Regarding the decision whether to start an OAC for a new-onset AF in naïve patients, several studies showed that starting pre-cardioversion anticoagulation in all patients with AF episodes of less than 24 h, or even 12 h, would afford even greater safety [25][26]. In the Fin CV (Finnish Cardioversion) Study, a large multicenter retrospective cohort trial exploring the occurrence and risk factors of thromboembolic complications after CV in acute AF [27], 7660 cardioversions were carried out in 3143 consecutive patients with AF that occurred within 48 h. The overwhelming preponderance (88%) of CVs were ECVs. Embolic complications at 30 days were reported after 5116 effective CVs in 2481 patients with neither oral anticoagulation nor peri-procedural heparin therapy. Thirty-eight embolic events occurred (0.7% of efficacious procedures; 95% confidence interval (CI): 0.5% to 1.0%) after a follow-up of 1 month, and 31 of these were strokes. Logistic regression analyses revealed that age, female sex, heart failure, and diabetes were independent predictors of embolic events. Moreover, with the coexistence of multiple risk factors, the risk results in an extremely elevated risk (approximately 10%), that is notably higher than after elective CV of AF with conventional anticoagulation. Based upon these results, the authors affirmed that for certain subgroups of patients with a new onset AF, the risk of a stroke becomes notable and a pre/post CV anticoagulant approach is preferable. Indeed, according to the more recent guidelines for managing AF, a pre-cardioversion anticoagulation therapy is now recommended for all patients, irrespective of risk factors for stroke (Class IIa B). The same thing is valid for the four-week post-procedural anticoagulant therapy, both in case of PCV or ECV [4].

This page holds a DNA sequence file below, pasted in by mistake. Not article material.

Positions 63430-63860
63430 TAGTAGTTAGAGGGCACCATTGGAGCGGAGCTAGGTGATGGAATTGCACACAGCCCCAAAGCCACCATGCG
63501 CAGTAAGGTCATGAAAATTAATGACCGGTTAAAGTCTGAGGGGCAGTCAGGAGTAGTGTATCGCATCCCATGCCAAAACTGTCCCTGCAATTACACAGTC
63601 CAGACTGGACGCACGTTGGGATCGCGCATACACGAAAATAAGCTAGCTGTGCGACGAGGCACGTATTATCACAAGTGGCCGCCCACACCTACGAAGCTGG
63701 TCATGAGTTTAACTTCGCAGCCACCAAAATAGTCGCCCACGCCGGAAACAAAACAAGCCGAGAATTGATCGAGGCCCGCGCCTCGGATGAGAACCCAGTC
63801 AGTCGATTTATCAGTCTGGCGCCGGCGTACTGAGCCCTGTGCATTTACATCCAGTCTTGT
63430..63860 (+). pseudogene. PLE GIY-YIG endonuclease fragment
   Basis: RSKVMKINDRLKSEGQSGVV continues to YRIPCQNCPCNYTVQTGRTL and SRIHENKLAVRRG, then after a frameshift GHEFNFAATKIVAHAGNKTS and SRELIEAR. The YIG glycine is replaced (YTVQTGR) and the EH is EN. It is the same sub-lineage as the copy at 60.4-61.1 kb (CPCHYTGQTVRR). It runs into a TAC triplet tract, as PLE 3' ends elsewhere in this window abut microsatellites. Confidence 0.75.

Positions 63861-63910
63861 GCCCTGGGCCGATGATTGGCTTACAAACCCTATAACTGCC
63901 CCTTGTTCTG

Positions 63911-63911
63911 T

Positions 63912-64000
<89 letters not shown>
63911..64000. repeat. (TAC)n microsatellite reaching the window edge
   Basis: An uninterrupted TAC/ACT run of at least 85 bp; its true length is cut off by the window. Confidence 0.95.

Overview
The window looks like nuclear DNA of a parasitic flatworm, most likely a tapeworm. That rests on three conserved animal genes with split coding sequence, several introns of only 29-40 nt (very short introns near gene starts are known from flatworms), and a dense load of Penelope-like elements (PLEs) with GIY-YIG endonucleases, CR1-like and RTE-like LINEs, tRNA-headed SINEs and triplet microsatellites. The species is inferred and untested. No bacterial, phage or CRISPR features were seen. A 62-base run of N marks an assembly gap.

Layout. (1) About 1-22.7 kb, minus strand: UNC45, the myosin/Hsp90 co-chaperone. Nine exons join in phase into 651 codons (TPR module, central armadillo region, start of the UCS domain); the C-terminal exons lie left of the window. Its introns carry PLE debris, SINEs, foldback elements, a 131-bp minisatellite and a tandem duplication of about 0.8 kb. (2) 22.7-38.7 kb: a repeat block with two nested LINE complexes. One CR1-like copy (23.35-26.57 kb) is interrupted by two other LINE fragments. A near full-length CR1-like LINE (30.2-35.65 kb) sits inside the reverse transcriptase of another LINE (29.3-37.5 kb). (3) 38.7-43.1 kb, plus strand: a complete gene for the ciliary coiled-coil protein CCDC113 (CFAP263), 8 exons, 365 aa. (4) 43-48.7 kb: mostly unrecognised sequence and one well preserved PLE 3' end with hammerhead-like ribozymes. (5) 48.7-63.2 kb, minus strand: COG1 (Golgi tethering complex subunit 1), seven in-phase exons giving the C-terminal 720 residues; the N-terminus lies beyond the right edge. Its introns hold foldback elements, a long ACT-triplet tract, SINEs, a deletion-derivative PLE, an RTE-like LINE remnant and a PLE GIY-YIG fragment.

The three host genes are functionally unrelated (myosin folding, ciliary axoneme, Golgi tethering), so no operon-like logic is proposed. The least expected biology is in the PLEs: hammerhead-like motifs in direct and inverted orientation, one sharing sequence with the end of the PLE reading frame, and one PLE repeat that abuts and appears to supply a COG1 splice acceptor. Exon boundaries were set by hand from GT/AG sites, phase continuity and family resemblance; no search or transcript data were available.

3.2. Electrical Cardioversion in AF Which Lasted for Longer Than 48 h

In patients with hemodynamic stability and an AF which lasted for longer than 48 h or of unknown time of onset, ECV should be planned after an appropriate anticoagulation therapy, either with 4 consecutive weeks of warfarin with weekly therapeutic INR (2–3) or 4 weeks of NOACs without any interruption. Alternatively, a TEE to exclude left atrial appendage thrombus (LAAT) could also be performed followed by an immediate ECV and a subsequent oral anticoagulation for at least 4 weeks [28]. A window time of 48 h of AF is generally considered the boundary beyond which LAAT may organize, and CV-caused atrial stunning is likely to occur [29]. As previously reported, thromboembolic events are also frequent in the first month after CV [27].
Although it could seem generally better to reinstate a sinus rhythm in all patients with persistent AF, all studies that have evaluated rhythm control in comparison with rate control (with appropriate anticoagulation) have resulted in neutral outcomes [30][31].
Factors which might facilitate an attempt at rhythm control should be evaluated [4].
The left atrial volume index (LAVI) could represent an effective marker in predicting the maintenance of SR contributing to the identify patients in which CV is likely to be successful. A cut-off 55 mL/m2 has been proposed [32]. Another factor which should be taken into account is the left atrial diameter since it seems to be associated with AF recurrence after cardioversion if it is larger than 44 mm [33]. Conversely, it could be that a heterogeneous electrical activation of the LA appears to be related to AF recurrence. An advanced interatrial block (aIAB), P wave duration > 120 ms, and biphasic P waves in the inferior leads have been recognized as independent predictors of AF recurrence [34].
However, in the case of undated AF, not only an adequate anticoagulation, but also proper control of the heart rate is required. Beta-blockers, digoxin, diltiazem, or verapamil are recommended to control heart rate in AF patients with left ventricle ejection fraction (LVEF) ≥ 40%, while calcium antagonists should be avoided in the case of left ventricular dysfunction.
Lastly, when antiarrhythmic drug therapy is used to preserve sinus rhythm after ECV, oral administration of amiodarone (a few weeks) or class IC antiarrhythmic drugs in order to improve the chance of a successful procedure should be considered, together with a proper anticoagulant [35][36].